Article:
Sketches are uploaded while in DFU mode (device 1eaf:0003 ).
Uploading a sketch
Launch the IDE and choose the board. For a generic "blue pill", here is the default configuration:
STM32 Generic board in Arduino IDE
On Windows, only the port is different (COMx). Open a sample sketch and compile it. From my experience, on Windows you can just press Upload button to reset the board and burn the sketch binary. But, on Linux I had no luck with automatic reset. I make sure the sketch is compiled then I reset the board by pushing the button and I click quickly on Upload button in Arduino IDE. Otherwise, uploading fails.
This is the output in Arduino IDE:
If dfu-util reports no DFU devices, you didn’t reset the board at the right time. This means sketch was not uploaded to board. The Linux issues seems to be related to driver implementation because shortly after a failed upload (without reset), dmesg reports a failure to set dtr/rts on ttyACM0.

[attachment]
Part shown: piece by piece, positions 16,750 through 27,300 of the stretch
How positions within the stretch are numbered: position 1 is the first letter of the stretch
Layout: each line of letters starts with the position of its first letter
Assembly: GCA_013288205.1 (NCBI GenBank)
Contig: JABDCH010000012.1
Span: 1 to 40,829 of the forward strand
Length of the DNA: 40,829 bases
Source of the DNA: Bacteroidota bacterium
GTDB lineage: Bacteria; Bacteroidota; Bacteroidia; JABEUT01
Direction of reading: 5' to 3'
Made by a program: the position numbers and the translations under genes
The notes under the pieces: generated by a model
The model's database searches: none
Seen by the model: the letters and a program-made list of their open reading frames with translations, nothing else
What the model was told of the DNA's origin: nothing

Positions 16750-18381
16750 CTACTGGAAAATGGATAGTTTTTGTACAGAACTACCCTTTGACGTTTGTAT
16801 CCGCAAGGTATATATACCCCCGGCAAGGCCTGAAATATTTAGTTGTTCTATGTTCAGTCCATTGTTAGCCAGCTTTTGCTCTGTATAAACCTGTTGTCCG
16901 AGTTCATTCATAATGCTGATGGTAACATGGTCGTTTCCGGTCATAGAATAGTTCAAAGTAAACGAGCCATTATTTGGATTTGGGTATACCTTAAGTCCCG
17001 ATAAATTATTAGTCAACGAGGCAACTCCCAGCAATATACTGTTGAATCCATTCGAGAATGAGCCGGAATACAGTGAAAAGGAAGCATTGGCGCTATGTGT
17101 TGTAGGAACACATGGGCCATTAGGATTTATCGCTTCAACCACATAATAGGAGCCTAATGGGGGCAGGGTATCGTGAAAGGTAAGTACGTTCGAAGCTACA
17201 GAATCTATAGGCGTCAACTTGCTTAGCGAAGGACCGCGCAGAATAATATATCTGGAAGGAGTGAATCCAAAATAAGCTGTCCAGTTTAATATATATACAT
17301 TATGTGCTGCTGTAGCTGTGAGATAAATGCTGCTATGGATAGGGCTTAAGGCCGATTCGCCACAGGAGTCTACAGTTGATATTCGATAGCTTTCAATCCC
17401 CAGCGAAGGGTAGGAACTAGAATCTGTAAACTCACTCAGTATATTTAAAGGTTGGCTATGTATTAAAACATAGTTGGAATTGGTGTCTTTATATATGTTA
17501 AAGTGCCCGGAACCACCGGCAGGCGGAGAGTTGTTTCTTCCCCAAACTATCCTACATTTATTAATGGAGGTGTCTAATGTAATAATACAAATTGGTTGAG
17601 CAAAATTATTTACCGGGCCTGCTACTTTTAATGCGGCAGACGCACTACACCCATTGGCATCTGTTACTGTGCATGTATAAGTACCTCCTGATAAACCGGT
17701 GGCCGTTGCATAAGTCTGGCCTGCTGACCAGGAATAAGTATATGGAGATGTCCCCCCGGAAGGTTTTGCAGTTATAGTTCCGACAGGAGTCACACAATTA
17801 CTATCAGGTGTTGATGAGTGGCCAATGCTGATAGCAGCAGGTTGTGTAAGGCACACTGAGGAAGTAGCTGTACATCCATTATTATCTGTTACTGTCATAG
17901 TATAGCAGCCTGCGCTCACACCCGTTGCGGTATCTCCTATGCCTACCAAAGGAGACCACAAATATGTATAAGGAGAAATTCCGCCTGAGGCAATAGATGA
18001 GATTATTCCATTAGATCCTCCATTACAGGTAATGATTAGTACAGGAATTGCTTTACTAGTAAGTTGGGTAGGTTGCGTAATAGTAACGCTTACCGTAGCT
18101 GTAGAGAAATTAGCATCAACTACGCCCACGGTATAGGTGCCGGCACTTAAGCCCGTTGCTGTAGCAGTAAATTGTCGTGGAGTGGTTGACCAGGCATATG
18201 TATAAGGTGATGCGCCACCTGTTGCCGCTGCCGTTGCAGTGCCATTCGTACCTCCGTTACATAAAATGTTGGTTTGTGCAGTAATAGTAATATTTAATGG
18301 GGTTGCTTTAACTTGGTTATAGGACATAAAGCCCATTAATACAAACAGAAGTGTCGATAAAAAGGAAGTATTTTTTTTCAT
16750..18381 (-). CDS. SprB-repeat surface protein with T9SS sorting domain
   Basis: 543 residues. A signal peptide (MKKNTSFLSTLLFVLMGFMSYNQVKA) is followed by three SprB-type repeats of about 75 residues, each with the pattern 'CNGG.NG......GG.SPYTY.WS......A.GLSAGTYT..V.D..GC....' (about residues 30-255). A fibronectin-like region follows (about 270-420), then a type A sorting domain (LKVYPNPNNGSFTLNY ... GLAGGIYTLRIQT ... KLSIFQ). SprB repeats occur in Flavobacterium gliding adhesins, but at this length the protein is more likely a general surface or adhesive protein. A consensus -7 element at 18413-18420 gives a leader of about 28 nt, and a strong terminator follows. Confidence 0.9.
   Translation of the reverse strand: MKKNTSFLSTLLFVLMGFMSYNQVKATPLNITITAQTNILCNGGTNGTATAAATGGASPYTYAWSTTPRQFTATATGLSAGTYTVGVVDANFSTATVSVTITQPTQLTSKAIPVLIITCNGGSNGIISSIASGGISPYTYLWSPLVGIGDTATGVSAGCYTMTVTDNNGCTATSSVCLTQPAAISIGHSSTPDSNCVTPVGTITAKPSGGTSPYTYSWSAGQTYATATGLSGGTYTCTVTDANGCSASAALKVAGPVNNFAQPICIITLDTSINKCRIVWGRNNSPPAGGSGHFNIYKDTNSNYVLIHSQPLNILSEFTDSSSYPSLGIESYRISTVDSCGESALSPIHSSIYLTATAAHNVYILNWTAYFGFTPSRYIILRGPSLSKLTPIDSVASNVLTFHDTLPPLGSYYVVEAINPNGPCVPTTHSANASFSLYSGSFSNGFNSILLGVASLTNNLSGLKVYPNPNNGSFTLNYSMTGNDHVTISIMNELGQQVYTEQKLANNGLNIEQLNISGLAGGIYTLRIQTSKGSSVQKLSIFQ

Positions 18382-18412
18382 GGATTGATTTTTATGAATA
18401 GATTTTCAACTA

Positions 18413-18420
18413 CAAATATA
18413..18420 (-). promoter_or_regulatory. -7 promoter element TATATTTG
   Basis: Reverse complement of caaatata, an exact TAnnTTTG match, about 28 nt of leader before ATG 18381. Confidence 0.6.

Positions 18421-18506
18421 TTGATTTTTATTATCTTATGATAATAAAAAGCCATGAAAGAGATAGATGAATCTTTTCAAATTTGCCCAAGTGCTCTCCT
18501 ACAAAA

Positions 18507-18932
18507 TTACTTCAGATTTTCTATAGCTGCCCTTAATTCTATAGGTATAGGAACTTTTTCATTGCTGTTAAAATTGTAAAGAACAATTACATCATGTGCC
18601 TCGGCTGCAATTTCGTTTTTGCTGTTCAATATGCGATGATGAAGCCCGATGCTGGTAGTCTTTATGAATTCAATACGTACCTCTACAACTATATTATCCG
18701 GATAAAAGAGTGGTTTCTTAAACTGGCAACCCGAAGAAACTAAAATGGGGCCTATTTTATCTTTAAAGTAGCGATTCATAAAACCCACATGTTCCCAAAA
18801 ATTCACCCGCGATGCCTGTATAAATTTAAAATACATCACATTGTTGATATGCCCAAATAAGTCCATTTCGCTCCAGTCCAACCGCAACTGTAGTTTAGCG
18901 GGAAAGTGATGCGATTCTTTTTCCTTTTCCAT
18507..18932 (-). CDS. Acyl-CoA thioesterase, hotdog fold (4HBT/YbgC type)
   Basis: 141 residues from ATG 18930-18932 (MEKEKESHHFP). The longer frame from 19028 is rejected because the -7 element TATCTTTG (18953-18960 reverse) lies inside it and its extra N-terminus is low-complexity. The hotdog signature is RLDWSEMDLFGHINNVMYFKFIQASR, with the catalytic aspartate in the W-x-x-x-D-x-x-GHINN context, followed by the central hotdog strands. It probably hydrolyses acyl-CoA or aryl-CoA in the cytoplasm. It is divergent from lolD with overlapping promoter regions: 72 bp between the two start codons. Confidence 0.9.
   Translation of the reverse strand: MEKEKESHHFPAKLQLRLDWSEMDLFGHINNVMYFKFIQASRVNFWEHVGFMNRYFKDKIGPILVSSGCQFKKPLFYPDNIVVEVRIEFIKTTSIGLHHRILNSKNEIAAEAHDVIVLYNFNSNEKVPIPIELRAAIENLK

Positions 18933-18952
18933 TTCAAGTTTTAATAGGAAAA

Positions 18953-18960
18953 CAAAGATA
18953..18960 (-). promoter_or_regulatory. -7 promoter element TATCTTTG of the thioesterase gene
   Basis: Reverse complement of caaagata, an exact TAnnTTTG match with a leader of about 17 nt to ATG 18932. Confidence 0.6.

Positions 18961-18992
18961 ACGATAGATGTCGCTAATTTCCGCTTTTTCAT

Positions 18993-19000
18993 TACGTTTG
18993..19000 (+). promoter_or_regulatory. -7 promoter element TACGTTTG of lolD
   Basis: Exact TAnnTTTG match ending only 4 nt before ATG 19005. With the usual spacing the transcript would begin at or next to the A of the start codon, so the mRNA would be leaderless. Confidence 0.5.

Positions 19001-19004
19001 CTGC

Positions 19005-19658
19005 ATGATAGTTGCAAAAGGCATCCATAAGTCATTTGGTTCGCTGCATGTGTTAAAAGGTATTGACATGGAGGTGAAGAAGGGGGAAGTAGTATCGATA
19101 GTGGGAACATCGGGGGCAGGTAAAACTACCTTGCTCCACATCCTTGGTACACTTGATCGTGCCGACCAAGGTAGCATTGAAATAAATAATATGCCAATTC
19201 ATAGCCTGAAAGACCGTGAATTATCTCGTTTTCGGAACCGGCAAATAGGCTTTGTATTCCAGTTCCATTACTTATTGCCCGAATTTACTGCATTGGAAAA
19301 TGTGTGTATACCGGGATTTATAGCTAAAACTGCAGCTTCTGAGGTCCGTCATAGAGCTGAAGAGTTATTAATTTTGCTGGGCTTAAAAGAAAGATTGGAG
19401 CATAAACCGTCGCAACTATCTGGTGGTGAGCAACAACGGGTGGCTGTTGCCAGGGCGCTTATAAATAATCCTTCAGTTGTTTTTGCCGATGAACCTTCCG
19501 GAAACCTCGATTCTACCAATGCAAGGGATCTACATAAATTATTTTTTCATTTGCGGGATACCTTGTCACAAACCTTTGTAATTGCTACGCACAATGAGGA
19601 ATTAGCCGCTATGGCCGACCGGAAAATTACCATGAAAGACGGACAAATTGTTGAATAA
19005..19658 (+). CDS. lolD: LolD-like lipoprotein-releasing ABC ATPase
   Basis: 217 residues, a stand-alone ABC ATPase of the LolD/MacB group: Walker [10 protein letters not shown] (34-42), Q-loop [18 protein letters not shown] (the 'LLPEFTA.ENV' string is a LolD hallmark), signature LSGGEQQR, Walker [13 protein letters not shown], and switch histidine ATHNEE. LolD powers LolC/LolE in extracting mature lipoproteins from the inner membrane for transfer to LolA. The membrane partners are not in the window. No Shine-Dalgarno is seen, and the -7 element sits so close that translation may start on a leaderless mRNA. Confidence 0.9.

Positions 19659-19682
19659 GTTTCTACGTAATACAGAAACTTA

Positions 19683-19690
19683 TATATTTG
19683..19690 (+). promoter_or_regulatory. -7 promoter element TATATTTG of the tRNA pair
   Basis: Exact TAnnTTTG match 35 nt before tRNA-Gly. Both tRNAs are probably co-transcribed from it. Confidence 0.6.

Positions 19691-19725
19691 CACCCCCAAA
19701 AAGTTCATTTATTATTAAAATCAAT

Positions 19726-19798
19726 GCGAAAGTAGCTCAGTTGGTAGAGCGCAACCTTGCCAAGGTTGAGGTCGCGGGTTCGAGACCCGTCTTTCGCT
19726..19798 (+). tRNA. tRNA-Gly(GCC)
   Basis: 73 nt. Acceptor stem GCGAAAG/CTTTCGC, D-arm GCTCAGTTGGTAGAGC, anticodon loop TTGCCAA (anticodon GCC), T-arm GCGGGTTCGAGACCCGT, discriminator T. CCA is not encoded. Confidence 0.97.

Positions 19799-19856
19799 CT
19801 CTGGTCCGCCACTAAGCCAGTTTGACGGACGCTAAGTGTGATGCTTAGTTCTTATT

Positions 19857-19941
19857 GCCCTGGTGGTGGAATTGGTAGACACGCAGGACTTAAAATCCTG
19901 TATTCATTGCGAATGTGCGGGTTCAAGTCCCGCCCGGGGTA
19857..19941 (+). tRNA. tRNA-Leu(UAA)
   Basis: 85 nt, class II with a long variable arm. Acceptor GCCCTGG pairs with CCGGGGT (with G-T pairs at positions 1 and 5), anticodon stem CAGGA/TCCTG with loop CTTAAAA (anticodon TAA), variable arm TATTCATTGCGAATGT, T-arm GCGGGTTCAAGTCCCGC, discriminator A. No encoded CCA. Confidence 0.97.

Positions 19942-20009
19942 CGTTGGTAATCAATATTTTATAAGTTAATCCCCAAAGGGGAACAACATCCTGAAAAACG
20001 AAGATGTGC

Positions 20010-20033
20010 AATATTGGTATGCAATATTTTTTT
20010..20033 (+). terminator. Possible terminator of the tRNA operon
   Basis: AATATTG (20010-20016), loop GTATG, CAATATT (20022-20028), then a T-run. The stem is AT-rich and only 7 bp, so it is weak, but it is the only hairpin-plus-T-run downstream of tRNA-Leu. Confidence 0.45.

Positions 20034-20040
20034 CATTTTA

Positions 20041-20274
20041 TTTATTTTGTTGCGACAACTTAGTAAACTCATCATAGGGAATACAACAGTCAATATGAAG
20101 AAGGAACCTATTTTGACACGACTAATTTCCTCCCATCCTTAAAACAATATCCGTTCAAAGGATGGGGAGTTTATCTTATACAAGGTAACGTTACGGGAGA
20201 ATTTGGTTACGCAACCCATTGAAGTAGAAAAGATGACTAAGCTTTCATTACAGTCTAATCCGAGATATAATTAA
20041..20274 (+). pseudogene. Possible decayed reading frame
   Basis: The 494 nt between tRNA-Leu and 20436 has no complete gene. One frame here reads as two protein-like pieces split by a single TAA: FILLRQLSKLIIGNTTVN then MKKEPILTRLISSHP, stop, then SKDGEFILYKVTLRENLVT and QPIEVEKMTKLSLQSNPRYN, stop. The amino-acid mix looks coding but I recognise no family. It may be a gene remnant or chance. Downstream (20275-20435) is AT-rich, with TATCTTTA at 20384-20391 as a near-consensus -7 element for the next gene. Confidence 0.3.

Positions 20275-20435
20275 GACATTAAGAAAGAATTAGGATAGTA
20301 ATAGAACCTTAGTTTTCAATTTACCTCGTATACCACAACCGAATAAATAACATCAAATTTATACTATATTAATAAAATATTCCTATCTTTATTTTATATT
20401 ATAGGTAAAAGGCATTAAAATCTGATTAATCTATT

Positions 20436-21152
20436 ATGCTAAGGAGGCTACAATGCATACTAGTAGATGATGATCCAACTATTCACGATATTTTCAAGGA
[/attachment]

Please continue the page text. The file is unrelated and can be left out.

If this method of uploading a sketch (using the bootloader) is a pain, there are alternatives. I regularly use the ST-Link programmer to upload Arduino sketches to blue pill. No need to manually reset the board, no need to move jumpers. Uploading is faster on Linux than on Windows (I don’t know why).
On very rare occasions uploading fails. In this situation I have to move BOOT0 jumper to 1 and upload the sketch. Binaries do not run when BOOT0 is set to 1 therefore I move it back. There are also very rare occasions when blue pill does not reset after upload. I have to push the reset button.
Configure blue pill in Arduino IDE for ST-Link
Programming port of the blue pill has only 3.3V supply. This can be regarded as a good thing, because 5V won’t be available on 5V pin so you can be sure you won’t supply 5V to a non tolerant pin. But, if you fit the blue pill on the breadboard it’s easy to get a 5V supply line from ST-Link using a jumper wire (if you really need it).
Using Arduino IDE with STM32duino bootloader to program the "blue pill" development board isn’t the most effective way to develop STM32 based systems, but it’s easier than with other development kits. It’s recommended to read the API differences and have a look at examples if you will use this method.